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Backing Up and Restoring Your MySQL Database - Easy Restore
Now that you've got backups of your database, let's learn how to restore your backup in case your database goes down. Here's how you can restore your backed up database using the mysql command.
Restore using mysql
If you have to re-build your database from scratch, you can easily restore the mysqldump file by using the mysql command. This method is usually used to recreate or rebuild the database from scratch.
Here's how you would restore your custback.sql file to the Customers database.
mysql -u sadmin -p pass21 Customers < custback.sql
Easy isn't it ? Here's the general format you would follow:
mysql -u [username] -p [password] [database_to_restore] < [backupfile]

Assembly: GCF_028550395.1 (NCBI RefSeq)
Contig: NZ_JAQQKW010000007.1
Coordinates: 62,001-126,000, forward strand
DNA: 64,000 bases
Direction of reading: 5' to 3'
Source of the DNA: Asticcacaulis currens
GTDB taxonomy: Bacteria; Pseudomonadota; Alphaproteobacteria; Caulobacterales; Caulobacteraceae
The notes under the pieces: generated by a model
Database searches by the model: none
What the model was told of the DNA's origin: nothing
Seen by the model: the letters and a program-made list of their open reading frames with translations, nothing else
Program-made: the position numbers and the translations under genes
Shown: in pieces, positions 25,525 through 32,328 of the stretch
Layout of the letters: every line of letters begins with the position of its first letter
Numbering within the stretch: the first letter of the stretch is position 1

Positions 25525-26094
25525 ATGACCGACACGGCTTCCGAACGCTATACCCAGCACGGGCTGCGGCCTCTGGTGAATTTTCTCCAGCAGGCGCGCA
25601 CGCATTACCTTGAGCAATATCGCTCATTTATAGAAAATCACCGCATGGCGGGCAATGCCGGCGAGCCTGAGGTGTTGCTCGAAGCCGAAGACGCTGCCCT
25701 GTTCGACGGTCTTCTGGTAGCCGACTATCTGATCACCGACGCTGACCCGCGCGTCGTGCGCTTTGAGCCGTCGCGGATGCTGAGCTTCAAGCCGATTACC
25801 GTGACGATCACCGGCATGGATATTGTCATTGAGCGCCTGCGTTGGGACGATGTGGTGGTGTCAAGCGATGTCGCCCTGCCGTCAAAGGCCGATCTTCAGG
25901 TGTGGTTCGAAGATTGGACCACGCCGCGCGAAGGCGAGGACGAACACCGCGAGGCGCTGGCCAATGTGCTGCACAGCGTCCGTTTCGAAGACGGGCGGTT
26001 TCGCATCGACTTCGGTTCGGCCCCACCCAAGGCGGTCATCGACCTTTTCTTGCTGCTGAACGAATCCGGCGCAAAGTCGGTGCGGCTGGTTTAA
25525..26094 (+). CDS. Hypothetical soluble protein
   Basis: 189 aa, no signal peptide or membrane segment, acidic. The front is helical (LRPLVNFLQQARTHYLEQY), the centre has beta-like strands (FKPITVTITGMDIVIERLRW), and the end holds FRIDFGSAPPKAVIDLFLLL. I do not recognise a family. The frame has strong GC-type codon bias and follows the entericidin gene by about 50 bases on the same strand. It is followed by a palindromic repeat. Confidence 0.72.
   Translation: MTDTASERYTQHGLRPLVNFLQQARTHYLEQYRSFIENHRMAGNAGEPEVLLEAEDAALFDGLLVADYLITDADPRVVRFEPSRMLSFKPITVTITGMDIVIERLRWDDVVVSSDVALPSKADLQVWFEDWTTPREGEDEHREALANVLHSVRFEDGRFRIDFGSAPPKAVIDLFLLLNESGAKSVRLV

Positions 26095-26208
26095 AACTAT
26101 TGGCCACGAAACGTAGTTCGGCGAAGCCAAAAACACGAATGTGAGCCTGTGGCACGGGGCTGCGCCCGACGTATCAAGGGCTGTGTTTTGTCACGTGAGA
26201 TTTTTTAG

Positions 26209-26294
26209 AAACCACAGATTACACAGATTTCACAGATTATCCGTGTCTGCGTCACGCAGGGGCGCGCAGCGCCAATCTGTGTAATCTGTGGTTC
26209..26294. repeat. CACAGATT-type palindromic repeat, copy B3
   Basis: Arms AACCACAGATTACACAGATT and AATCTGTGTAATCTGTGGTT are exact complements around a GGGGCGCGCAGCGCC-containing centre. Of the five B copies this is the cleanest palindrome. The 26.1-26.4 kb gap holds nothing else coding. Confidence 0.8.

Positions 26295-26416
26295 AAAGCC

Now how about those zipped files? You can restore your zipped backup files by first uncompressing its contents and then sending it to mysql.
gunzip < custback.sql.sql.gz | mysql -u sadmin -p pass21 Customers
You can also combine two or more backup files to restore at the same time, using the cat command. Here's how you can do that.
cat backup1.sql backup.sql | mysql -u sadmin -p pass21
Moving Data Directly Between Databases
How would you like to replicate your present database to a new location? When you are shifting web hosts or database servers , you can directly copy data to the new database without having to create a database backup on your machine and restoring the same on the new server . mysql allows you to connect to a remote database server to run sql commands. Using this feature, we can pipe the output from mysqldump and ask mysql to connect to the remote database server to populate the new database. Let's say we want to recreate the Customers database on a new database server located at 184.108.40.206, we can run the following set of commands to replicate the present database at the new server.
mysqldump -u sadmin -p pass21 Customers | mysql --host=220.127.116.11 -C Customers